US HIV infections could drop by 94% before 2030, if treatment is prioritised
Modelling estimates suggest that new HIV infections in the US could be reduced by as much as 94% before 2030, if the current HIV prevention budget is spent more efficiently. Priorities would be linking those diagnosed with HIV to care, ensuring that they receive treatment and getting them to the point of viral suppression. Less money would be spent on screening low-risk heterosexuals and PrEP.
This research was conducted by Dr Stephanie Sansom and colleagues at the Centers for Disease Control and Prevention (CDC) and published in the American Journal of Public Health.
Despite spending a significant amount on HIV prevention, new HIV diagnoses in the US have remained largely stable since 2013, with around 38,000 new HIV diagnoses in 2018. If public and private HIV prevention funds continue to be spent as they currently are, there will be approximately 33,000 new HIV infections annually until 2027. While the US has pledged to end the HIV epidemic by 2030, this is unlikely to happen with current spending allocations.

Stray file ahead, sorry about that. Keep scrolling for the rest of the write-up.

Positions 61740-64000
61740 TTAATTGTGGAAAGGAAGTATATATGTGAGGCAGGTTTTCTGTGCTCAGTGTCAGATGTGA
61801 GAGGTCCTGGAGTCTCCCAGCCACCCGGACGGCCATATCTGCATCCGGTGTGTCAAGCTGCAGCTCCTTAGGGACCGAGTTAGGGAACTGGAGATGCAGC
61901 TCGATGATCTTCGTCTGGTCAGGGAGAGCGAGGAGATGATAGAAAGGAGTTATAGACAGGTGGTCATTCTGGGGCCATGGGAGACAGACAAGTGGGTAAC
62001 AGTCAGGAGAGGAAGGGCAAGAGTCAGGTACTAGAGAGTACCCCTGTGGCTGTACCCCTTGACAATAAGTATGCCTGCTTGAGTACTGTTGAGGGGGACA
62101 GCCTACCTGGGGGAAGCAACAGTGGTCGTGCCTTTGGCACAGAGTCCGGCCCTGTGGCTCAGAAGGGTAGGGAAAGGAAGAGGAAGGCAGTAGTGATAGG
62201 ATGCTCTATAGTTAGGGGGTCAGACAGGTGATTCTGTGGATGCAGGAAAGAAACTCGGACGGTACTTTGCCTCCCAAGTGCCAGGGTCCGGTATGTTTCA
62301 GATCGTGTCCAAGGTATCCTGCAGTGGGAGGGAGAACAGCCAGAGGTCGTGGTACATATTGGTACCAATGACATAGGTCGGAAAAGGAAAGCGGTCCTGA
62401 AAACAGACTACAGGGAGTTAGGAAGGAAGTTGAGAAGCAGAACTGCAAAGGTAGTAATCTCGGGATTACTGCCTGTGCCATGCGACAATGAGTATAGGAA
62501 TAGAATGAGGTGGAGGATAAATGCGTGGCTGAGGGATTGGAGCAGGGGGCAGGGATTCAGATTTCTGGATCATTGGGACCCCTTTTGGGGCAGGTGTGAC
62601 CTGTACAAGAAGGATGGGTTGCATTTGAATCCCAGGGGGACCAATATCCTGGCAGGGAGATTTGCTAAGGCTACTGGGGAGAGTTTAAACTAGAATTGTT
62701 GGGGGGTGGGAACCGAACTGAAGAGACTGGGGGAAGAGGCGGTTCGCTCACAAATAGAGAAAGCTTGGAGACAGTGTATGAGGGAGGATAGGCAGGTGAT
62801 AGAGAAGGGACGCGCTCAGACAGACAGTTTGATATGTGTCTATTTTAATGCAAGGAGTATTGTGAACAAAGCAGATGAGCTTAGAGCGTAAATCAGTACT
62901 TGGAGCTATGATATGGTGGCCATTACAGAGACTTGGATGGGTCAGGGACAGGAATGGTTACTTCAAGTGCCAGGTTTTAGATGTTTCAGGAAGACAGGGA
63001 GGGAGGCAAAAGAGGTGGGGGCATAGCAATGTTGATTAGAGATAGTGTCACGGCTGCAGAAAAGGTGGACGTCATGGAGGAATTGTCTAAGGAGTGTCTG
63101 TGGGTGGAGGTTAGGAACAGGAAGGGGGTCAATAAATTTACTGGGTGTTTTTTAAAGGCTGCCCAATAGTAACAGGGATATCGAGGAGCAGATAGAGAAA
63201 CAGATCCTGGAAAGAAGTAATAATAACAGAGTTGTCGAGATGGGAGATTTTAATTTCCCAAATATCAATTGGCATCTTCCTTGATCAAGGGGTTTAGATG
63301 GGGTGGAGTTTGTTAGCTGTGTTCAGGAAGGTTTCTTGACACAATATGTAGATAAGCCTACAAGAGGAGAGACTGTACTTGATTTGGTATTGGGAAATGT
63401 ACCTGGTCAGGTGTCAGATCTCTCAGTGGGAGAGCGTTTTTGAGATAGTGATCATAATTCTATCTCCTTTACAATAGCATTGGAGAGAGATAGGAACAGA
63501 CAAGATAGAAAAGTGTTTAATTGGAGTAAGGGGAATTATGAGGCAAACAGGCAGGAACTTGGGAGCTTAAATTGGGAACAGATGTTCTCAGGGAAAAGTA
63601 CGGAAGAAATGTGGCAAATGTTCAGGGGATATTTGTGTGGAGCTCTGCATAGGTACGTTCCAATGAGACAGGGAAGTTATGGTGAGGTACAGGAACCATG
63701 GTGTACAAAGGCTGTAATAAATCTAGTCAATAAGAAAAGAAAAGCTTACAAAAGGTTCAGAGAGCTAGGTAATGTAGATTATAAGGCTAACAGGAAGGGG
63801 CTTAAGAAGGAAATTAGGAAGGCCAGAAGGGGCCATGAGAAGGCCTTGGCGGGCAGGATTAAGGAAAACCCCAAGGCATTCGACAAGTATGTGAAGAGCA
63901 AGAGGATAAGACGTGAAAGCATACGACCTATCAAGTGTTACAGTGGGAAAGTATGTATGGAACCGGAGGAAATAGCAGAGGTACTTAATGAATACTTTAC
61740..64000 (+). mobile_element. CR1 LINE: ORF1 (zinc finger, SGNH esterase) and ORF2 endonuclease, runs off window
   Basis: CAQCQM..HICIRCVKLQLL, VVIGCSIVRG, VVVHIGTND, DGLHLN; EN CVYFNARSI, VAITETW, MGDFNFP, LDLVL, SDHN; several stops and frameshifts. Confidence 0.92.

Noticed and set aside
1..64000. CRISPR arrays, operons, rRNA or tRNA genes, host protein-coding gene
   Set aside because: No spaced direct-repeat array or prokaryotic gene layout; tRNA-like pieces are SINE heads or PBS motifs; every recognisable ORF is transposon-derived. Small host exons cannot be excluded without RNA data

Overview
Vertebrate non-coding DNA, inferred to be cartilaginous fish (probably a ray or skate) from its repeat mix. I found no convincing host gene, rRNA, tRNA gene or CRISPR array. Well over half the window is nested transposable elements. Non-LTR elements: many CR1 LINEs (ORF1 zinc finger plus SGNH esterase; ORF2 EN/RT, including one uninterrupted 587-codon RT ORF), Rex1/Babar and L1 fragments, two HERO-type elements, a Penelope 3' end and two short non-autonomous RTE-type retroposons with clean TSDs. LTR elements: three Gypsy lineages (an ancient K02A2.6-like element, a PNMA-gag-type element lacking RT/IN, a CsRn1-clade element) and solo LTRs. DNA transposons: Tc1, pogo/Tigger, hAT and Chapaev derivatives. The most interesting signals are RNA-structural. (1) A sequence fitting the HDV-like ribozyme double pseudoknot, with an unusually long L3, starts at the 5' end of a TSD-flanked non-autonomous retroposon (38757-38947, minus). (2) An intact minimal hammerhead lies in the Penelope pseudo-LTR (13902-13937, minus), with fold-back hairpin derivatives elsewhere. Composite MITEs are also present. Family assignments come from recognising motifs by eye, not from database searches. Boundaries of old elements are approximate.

Effective antiretroviral therapy (ART) leads to viral suppression, which works to prevent the spread of HIV (Undetectable = Untransmittable, or U=U). This can have a significant impact on the number of new HIV diagnoses over time.